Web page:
The core of the motor domain determines the direction of myosin movement
Biochemistry & Molecular Pharmacology
Medical Subject Headings
Animals; Calmodulin; Cell Line; Mice; Molecular Motor Proteins; Movement; Myosins; Protein Structure, Tertiary; Rabbits; Recombinant Fusion Proteins; Structure-Activity Relationship; Xenopus
Life Sciences | Medicine and Health Sciences
Myosins constitute a superfamily of at least 18 known classes of molecular motors that move along actin filaments. Myosins move towards the plus end of F-actin filaments; however, it was shown recently that a certain class of myosin, class VI myosin, moves towards the opposite end of F-actin, that is, in the minus direction. As there is a large, unique insertion in the myosin VI head domain between the motor domain and the light-chain-binding domain (the lever arm), it was thought that this insertion alters the angle of the lever-arm switch movement, thereby changing the direction of motility. Here we determine the direction of motility of chimaeric myosins that comprise the motor domain and the lever-arm domain (containing an insert) from myosins that have movement in the opposite direction. The results show that the motor core domain, but neither the large insert nor the converter domain, determines the direction of myosin motility.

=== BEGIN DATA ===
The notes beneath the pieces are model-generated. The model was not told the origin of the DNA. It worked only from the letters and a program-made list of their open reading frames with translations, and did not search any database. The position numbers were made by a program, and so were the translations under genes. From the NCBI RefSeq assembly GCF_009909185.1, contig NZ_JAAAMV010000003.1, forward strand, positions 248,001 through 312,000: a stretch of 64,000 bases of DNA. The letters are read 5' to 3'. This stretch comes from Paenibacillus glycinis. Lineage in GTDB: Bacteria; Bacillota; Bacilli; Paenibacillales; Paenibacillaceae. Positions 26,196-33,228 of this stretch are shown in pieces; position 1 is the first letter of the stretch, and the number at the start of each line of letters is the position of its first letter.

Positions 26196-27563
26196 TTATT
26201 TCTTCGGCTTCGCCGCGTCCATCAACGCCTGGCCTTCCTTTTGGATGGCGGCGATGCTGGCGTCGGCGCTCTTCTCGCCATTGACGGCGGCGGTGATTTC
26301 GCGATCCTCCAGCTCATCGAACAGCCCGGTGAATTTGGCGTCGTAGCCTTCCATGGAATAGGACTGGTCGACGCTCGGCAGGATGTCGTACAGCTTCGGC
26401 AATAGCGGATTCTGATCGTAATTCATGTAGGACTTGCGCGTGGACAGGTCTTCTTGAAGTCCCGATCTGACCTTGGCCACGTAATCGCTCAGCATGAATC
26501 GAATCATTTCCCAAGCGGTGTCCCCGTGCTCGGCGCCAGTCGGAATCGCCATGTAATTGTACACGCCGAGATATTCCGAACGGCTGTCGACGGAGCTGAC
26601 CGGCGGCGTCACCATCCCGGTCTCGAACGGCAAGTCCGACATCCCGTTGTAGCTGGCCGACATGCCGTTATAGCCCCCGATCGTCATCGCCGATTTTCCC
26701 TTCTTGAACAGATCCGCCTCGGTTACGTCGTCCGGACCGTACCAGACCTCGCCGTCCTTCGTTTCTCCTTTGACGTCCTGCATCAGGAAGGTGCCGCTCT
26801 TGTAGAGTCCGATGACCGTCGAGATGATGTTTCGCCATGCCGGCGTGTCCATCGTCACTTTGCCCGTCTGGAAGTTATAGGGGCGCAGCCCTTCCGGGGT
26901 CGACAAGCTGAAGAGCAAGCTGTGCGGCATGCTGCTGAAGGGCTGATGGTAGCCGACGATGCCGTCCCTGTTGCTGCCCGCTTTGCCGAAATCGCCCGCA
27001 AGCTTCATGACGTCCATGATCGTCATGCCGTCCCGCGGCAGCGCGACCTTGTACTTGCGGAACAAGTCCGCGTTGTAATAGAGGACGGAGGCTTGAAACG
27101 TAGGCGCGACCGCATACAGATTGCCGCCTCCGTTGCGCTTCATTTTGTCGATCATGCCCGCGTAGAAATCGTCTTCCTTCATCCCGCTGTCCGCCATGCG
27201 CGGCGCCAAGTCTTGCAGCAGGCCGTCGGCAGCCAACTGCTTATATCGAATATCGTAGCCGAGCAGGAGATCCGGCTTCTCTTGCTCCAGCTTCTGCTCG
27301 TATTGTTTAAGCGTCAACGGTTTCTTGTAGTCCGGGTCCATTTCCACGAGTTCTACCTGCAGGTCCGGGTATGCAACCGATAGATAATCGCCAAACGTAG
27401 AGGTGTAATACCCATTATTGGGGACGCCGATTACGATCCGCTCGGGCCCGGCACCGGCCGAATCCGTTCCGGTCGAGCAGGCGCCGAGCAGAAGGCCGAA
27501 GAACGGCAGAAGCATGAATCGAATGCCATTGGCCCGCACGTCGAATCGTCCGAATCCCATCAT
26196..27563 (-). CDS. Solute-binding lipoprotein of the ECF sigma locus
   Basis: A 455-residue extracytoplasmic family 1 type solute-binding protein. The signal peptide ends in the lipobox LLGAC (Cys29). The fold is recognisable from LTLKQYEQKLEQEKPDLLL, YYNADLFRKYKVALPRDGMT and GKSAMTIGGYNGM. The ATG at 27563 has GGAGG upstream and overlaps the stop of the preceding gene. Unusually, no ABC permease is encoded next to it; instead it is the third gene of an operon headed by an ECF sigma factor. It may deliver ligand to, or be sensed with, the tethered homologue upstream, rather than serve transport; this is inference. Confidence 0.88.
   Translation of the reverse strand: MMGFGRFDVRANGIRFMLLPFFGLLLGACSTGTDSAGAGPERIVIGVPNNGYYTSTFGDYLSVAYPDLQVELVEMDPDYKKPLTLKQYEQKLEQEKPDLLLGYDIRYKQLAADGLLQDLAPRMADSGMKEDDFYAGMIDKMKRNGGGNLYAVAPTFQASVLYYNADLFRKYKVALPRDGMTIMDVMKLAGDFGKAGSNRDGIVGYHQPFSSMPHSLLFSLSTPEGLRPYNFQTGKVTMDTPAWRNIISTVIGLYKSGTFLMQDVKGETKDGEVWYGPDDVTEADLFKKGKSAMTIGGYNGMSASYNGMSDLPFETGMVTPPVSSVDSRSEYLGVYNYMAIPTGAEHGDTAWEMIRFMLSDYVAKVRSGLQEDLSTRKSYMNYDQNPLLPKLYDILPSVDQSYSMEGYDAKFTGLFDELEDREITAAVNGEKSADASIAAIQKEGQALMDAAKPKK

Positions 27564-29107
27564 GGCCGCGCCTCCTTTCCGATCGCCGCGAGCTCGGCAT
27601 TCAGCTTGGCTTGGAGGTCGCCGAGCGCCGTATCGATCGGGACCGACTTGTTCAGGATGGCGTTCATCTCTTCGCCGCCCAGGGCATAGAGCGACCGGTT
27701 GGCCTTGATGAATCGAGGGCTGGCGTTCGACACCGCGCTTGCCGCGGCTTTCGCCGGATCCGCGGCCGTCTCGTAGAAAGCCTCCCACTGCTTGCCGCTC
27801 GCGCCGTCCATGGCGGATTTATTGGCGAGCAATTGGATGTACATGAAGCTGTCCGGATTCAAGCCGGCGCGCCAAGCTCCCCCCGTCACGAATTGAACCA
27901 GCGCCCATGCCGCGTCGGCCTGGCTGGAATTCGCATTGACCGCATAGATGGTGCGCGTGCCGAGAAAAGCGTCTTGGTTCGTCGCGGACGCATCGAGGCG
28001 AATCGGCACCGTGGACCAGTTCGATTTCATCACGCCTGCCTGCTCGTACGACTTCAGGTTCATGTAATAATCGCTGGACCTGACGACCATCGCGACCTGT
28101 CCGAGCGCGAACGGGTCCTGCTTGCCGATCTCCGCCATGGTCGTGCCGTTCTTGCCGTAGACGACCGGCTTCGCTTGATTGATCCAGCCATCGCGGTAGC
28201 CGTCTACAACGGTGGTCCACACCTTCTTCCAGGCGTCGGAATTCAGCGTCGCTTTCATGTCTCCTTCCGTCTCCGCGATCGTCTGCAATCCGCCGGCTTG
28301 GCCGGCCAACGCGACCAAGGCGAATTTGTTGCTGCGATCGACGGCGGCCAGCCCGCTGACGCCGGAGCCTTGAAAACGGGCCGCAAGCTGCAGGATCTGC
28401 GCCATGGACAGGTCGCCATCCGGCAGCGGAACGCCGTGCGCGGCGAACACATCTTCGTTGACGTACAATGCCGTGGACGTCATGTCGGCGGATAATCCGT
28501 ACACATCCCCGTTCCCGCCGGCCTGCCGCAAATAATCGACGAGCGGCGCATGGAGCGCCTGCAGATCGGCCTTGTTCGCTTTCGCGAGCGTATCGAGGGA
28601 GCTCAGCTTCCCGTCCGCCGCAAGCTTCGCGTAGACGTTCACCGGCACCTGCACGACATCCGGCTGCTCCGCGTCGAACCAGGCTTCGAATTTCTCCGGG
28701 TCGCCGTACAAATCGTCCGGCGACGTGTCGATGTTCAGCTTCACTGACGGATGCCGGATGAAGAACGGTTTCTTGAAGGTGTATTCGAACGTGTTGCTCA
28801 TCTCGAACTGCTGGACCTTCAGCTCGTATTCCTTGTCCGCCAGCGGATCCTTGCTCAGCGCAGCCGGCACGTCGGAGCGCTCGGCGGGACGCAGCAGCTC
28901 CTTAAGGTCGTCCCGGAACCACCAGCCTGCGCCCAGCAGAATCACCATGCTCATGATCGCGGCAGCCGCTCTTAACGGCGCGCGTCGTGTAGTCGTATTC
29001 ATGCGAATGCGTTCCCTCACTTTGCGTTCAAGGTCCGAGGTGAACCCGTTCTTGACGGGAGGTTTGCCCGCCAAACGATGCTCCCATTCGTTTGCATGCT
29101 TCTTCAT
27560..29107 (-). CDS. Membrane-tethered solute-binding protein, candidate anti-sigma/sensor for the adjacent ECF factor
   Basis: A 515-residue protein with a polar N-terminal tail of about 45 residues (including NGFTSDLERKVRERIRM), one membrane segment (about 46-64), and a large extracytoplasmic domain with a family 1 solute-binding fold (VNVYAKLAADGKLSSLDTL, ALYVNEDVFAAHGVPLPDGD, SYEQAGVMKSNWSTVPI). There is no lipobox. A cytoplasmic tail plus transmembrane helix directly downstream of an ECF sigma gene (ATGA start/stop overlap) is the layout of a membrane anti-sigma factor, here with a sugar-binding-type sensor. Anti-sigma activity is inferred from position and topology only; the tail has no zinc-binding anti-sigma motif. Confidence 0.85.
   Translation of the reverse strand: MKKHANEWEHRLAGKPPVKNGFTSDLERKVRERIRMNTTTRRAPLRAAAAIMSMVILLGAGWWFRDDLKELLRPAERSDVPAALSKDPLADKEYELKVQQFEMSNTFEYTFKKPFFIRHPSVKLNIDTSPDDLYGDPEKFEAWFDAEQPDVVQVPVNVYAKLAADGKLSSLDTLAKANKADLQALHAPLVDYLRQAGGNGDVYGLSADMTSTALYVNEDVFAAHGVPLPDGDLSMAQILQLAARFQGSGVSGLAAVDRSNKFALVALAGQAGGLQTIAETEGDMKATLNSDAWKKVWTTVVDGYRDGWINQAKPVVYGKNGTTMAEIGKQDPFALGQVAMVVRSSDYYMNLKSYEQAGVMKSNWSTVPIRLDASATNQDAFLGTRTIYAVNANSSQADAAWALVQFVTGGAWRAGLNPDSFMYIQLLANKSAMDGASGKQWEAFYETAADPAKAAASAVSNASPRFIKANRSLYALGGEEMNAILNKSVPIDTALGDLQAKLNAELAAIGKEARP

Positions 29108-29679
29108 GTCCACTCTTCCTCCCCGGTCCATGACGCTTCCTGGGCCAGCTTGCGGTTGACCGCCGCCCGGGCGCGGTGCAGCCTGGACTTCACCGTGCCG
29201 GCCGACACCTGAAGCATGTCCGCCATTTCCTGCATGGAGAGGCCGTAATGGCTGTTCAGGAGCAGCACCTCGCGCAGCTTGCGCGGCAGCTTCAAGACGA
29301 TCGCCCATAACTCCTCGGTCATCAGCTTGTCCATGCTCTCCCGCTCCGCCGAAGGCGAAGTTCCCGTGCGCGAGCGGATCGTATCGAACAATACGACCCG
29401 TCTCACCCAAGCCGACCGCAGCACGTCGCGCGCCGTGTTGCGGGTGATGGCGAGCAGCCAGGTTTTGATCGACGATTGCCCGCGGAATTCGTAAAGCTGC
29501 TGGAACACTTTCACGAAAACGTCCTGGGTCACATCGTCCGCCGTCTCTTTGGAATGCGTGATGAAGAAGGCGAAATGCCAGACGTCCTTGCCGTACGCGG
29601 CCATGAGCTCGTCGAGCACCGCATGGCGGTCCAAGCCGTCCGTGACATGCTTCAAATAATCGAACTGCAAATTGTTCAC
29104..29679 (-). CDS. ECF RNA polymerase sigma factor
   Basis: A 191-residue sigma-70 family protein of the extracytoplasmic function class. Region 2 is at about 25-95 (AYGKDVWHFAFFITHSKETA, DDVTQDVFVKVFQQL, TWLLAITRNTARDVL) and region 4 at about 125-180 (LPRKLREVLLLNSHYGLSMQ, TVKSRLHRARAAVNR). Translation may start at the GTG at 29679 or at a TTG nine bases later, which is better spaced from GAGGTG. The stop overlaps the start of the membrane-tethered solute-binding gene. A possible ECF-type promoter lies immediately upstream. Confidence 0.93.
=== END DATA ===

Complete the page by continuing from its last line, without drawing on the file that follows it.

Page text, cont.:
Rights and Permissions
Citation: Nature. 2001 Aug 23;412(6849):831-4. Link to article on publisher's site